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Twelfth Night at Brockley Jack Studio Theatre | Review

Twelfth Night at the Jack Studio TheatreA wooden box remains in position, dead centre stage, throughout this production of Twelfth Night, which is faithful enough to the Shakespeare text, and isn’t one of those overly abridged versions that shoots itself in the foot trying to be accessible so much that the details of the narrative fail to be fleshed out properly (such that the production becomes ironically less accessible). Instead the setting is brought up-to-date, sort of, with some characters wearing those identification badges that hang around one’s neck, though quite what sort of employer in this day and age would have Sir Toby Belch (Pete Picton) openly drinking during the working day is anyone’s guess.

He does, to be fair, have his drink removed from his person on several occasions, and a comedy element arises in his being able to pull out another one from another pocket almost immediately thereafter. There’s not much to write home about with regard to scene changes, which is hardly problematic given how Shakespeare plays were originally performed, with some effective lighting changes helping to provide a little scenery. Just ten characters are listed in the show’s programme, the most notable absence (to my mind, anyway) being that of the clown Feste. Other characters are included after all, but in the interests of the narrative, it’s perhaps wise not to have them explicitly name-dropped.

The production progresses as a steady pace – it’s slick enough for there not to be a longing for the narrative to speed up. This isn’t the only Shakespeare play to make much of disguises and deceit, and the contemporary dress code to accompany the contemporary setting effectively means that dukes are dressed fairly similarly to those outside the nobility. Sparing but tasteful use of mobile telephony as well as actor-musicianship add further layers to the performance, which thankfully doesn’t attempt to be too forceful in its attempts to be relevant to modern audiences.

Daniel Christostomou’s Malvolio is suitably earnest, going through a full gamut of experiences as he is deceived into being a legend in his own mind. As the show goes on, some sympathy is gradually invoked for him. More, perhaps, could have been made of the unveiling of the yellow tights (Act III Scene IV) as it received the most subdued response I’ve come across to date. Duncan Dury’s Sir Andrew Aguecheek, meanwhile, has a rather likeable kind of ridiculousness that simply fails to irritate.

As befits the studio theatre space, the audience is thankfully spared the kind of hair dryer treatment with which some productions of the Bard’s plays insist lines are delivered in. There may not have been side-splitting laughter, but there were sufficient gentle chuckles. Gender fluidity in a Shakespeare play, I suspect, will not have gone entirely unnoticed by a twenty-first century audience. While this production may not have been ground-breaking in terms of taking a radically different approach to this oft-performed piece of theatre, it’s a solid and dependable night out.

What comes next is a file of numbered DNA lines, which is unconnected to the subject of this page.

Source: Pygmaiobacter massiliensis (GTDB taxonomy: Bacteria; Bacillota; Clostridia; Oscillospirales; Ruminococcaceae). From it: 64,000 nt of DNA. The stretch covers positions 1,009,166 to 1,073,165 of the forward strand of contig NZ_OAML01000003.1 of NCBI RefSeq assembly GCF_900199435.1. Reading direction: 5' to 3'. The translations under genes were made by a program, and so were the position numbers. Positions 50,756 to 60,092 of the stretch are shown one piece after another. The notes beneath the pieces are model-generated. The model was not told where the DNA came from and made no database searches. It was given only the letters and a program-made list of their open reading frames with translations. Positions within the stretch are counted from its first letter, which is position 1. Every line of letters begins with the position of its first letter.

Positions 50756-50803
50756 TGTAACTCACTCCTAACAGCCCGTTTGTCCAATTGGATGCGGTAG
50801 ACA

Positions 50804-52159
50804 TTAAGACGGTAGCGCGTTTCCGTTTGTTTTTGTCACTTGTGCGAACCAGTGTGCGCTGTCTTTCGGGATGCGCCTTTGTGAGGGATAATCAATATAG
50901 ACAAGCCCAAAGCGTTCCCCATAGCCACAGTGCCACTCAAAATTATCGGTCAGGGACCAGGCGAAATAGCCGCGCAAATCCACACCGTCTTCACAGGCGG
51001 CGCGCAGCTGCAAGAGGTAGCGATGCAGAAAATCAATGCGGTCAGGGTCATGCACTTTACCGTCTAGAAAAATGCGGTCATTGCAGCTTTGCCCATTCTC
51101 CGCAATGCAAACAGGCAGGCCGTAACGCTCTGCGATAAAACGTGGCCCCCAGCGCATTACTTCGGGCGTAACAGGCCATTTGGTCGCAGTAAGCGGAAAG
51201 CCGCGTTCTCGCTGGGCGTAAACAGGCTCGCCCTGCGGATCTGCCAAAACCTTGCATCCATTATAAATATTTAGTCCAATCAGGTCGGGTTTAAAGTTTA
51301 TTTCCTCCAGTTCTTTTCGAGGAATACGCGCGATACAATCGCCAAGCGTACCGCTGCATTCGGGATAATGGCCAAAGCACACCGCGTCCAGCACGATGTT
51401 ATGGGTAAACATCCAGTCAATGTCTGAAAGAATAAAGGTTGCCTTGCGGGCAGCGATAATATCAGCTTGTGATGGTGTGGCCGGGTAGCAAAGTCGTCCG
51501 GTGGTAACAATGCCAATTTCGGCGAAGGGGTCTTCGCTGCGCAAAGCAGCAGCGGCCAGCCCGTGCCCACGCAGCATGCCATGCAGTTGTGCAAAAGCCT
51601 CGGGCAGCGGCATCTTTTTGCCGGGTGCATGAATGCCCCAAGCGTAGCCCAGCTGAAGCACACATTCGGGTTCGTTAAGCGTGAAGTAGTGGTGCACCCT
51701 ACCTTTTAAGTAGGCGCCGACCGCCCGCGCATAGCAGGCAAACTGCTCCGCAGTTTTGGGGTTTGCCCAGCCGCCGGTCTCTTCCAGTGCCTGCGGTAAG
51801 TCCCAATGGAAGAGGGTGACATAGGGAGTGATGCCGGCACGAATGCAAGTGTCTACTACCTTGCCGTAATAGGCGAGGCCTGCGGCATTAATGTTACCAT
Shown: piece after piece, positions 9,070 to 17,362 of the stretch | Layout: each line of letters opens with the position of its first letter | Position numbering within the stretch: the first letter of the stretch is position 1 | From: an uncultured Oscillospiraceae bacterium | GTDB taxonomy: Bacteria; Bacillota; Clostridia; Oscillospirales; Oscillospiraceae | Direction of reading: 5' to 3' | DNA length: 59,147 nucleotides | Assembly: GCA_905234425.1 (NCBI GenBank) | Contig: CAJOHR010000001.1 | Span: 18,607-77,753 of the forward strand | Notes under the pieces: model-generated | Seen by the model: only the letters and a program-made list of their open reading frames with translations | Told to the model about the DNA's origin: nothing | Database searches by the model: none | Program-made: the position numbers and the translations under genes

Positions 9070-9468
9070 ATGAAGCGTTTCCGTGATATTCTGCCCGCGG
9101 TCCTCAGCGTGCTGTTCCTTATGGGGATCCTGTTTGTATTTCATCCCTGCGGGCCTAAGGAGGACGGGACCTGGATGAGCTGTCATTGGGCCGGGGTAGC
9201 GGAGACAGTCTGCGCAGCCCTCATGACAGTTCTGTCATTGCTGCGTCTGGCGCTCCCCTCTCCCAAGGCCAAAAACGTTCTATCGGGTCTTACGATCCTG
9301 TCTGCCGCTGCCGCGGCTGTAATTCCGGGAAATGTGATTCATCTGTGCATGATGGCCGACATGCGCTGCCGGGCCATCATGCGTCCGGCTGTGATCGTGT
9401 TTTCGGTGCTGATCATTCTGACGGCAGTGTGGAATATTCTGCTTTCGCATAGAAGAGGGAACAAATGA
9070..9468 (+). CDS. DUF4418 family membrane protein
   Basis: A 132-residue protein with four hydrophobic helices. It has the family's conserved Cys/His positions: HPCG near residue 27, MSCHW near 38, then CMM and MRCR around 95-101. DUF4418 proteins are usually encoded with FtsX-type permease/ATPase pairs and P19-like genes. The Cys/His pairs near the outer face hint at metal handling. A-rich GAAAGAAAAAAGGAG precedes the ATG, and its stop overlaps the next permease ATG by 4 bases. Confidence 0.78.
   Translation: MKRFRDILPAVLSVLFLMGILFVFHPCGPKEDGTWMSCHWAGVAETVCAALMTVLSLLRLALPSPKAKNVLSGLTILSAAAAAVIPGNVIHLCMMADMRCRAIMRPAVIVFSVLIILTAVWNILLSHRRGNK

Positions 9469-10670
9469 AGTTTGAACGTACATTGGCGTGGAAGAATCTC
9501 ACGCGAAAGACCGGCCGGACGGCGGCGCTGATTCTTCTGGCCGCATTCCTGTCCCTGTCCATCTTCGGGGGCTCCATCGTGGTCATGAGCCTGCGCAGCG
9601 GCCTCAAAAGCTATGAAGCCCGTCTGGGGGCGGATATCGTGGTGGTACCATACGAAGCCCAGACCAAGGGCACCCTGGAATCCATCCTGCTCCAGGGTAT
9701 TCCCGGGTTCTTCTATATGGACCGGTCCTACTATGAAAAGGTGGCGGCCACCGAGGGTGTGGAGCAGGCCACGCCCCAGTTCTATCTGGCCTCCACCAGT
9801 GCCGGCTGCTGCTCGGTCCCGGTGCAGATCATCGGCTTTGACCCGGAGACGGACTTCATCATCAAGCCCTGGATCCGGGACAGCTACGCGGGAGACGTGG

4 stars

Review by Chris Omaweng

When Viola washes up on the shores of Illyria, she witnesses the festivities first hand and is drawn into the schemes of the love-struck Duke Orsino, and subjected to the antics of the anarchic Toby Belch. At first it’s all fun and games, but then things take a more serious turn.

Twelfth Night exposes a world of love triangles, plotting drunkards and false identities. In the northern town of Illyria anything goes, especially on Twelfth Night.
Following their sell-out production of King Lear, Yard Players bring a vibrant and modern take to one of Shakespeare’s most renowned comedies, in a production full of comic twists and dark turns.
Yard Players are an emerging company from south east London, bringing accessible, intelligent and fast-paced productions of classical texts to new audiences.
https://www.yardplayers.com/

The Creative Team
Playwright – William Shakespeare
Director – James Eley
Assistant Director – Maya Shimmin
Lighting Design – Paul Lennox
Producer – Yard Players
The Cast
Daniel Chrisostomou, Heloise Spring, Candice Price, James Viller, Duncan Drury, Pete Picton, Jess Kinsey

Brockley Jack Studio Theatre
410 Brockley Road, London, SE4 2DH
https://brockleyjack.co.uk/

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